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"Finding counterparts for all-sky X-ray surveys with NWAY: a Bayesian algorithm for cross-matching multiple catalogues", by M. Salvato et al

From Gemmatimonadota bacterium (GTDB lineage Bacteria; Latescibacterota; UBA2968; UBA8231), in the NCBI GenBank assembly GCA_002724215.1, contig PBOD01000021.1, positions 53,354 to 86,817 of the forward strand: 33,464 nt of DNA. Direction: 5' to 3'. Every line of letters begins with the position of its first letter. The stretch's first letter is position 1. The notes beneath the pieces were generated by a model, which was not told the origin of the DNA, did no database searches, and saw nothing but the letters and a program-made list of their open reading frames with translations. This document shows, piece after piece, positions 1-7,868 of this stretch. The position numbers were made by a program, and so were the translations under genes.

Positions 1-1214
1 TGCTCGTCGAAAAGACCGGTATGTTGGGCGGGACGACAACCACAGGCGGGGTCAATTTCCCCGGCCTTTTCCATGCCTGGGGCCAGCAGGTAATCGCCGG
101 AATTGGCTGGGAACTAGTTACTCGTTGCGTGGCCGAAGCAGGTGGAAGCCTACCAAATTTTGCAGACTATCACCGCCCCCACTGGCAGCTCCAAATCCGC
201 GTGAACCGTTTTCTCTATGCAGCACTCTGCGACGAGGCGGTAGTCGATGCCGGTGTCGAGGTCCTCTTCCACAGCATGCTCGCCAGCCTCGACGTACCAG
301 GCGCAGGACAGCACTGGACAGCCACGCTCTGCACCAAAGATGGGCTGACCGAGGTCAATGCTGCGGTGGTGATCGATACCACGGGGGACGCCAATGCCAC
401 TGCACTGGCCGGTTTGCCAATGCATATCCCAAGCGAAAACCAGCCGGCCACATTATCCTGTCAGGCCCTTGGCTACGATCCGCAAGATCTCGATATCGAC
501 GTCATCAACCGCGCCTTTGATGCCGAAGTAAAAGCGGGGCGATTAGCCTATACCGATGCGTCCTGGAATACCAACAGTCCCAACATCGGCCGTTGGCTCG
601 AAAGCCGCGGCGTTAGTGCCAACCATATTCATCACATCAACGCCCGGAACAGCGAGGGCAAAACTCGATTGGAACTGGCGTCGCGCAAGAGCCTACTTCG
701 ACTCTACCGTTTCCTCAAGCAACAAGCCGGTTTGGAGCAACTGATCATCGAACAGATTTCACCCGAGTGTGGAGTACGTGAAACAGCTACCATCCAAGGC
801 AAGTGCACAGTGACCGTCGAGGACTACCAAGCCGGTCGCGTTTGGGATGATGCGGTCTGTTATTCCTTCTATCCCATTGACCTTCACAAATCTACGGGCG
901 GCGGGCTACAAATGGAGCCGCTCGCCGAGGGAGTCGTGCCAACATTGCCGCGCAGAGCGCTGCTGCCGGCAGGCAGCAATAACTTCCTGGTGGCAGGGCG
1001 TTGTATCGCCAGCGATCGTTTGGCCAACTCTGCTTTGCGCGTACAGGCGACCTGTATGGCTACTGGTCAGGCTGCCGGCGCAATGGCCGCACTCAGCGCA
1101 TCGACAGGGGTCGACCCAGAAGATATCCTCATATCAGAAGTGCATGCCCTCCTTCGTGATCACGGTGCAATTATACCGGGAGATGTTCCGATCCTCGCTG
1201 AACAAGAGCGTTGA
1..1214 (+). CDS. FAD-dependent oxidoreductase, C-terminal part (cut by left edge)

MSalvato mnras v473 Abstract: "We release the AllWISE counterparts and Gaia matches to 106 573 and 17 665 X-ray sources detected in the ROSAT 2RXS and XMMSL2 surveys with |b| > 15°. These are the brightest X-ray sources in the sky, but their position uncertainties and the sparse multi-wavelength coverage until now rendered the identification of their counterparts a demanding task with uncertain results. New all-sky multi-wavelength surveys of sufficient depth, like AllWISE and Gaia, and a new Bayesian statistics based algorithm, NWAY, allow us, for the first time, to provide reliable counterpart associations. NWAY extends previous distance and sky density based association methods and, using one or more priors (e.g. colours, magnitudes), weights the probability that sources from two or more catalogues are simultaneously associated on the basis of their observable characteristics. Here, counterparts have been determined using a Wide-field Infrared Survey Explorer (WISE) colour-magnitude prior. A reference sample of 4524 XMM/Chandra and Swift X-ray sources demonstrates a reliability of ∼94.7 per cent (2RXS) and 97.4 per cent (XMMSL2). Combining our results with Chandra-COSMOS data, we propose a new separation between stars and AGN in the X-ray/WISE flux-magnitude plane, valid over six orders of magnitude. We also release the NWAY code and its user manual. NWAY was extensively tested with XMM-COSMOS data. Using two different sets of priors, we find an agreement of 96 per cent and 99 per cent with published Likelihood Ratio methods. Our results were achieved faster and without any follow-up visual inspection. With the advent of deep and wide area surveys in X-rays (e.g. SRG/eROSITA, Athena/WFI) and radio (ASKAP/EMU, LOFAR, APERTIF, etc.) NWAY will provide a powerful and reliable counterpart identification tool."